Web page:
After a few months of stocking shelves, cashiering, being a body, my manager asked me to apply for an available position that involved a promotion, I said, “no;” she asked me again and I conceded. In a few years, I was the assistant store manager of the Natural Grocers in Santa Fe, New Mexico, and with that position I set aside— “at least for a while…”—the pursuit of reopening my bookstore, I wanted to see where this management thing would take me. A year later I was offered the position managing the Barnes & Noble Booksellers in Bozeman, Montana, and suddenly I was U-hauling it up to Livingston where I rented a small two-bedroom house, twenty miles east of Bozeman (Livingston living was considerably more affordable). I started in January, and truth be told I was excited, I was really excited to have the opportunity. I had worked for Barnes & Noble Booksellers before, it was a bookstore, and I was managing, which were things that, at the very least, I enjoyed, and thought I was good at. The experience was awful. I was miserable. I was depressed. I was anxious. I was stressed. I was angry; I had a lot of anger that had accumulated from years of betrayal, and thoughtlessness, and manipulation, indifference, resentment, and pain; some of the misery, stress, and anxiety I attributed to management, and especially my time at the Natural Grocers in Santa Fe.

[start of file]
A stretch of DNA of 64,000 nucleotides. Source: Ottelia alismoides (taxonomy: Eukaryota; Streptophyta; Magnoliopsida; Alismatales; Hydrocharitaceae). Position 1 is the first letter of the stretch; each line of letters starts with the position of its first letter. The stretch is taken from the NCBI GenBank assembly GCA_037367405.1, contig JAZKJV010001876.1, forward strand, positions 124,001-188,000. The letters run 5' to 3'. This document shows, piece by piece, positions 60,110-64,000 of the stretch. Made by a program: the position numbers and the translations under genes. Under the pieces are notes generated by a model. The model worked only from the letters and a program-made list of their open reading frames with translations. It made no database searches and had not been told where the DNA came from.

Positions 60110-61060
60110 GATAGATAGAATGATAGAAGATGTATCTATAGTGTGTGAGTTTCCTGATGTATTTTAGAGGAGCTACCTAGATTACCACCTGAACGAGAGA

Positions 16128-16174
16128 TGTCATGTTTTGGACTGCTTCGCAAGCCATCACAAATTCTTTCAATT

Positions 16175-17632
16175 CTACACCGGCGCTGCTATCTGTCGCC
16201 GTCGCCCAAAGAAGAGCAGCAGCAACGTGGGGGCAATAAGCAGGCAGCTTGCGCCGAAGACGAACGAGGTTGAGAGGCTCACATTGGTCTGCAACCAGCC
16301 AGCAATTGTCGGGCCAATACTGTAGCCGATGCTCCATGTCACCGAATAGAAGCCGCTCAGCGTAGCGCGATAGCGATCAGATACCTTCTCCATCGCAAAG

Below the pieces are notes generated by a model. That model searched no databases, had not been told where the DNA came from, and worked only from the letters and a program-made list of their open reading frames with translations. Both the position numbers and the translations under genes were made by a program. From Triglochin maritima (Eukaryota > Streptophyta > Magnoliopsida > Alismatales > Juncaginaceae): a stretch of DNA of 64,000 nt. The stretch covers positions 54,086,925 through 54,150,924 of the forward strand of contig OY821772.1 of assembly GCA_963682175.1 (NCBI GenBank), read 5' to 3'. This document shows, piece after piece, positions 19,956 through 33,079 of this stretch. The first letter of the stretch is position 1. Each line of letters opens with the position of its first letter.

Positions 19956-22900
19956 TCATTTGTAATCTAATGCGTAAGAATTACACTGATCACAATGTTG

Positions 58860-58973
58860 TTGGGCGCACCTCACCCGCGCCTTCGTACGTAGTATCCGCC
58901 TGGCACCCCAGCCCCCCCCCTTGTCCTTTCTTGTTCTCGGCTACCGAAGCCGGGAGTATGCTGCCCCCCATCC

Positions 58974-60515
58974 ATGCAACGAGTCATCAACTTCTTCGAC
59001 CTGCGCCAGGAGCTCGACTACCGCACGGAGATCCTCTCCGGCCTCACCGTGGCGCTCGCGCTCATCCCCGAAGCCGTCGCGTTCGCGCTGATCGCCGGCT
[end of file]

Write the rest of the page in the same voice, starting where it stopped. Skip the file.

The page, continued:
I tried to tell myself that I needed to find a way to let go of the anger, and then, from there, to start looking deeper into myself in search of the past resentment and the pain and the guilt, and to find a way to let it go. My circumstances didn’t make the process easy. I would tell myself to let go of the anger and a voice in the back of my head would respond, “…but your anger is justified. Other people should let go of their anger, but yours is justified, because…” It’s difficult to accept, but if your drive is fueled by anger then there is no benefit, regardless of your intention. If your drive is fueled by anger then you are causing harm, even if you feel your anger is justified. Eventually, I heard my own message, and I recognized that I needed to reevaluate everything. I didn’t know how I was going to survive, but I gave Barnes & Noble my notice, and overnight—although I was terrified of how I would meet my obligations—I released a weight that had been situated and compressing over my chest for longer than I can remember, that was in July of the same year. The next few months were incredibly difficult, but I had a goal, and I was awarded clarity (that would be challenged often over the next several months). I had become born again, in a lot of ways, and I started to focus on my art, and I started to focus on the process. I gave up a lot in order to realize my passion. I accepted a part-time job as the night attendant for a world-famous historic hotel, I moved into the hotel—I was living now like Bob Dylan, Mark Twain, Tennessee Williams, and Jack Kerouac all once had; Sam Peckinpah had even lived in this same hotel—I spend a lot of time now developing myself and my art—my work. Both who I am, and the work that I create, now are almost contrary to who and where I was even this time last year.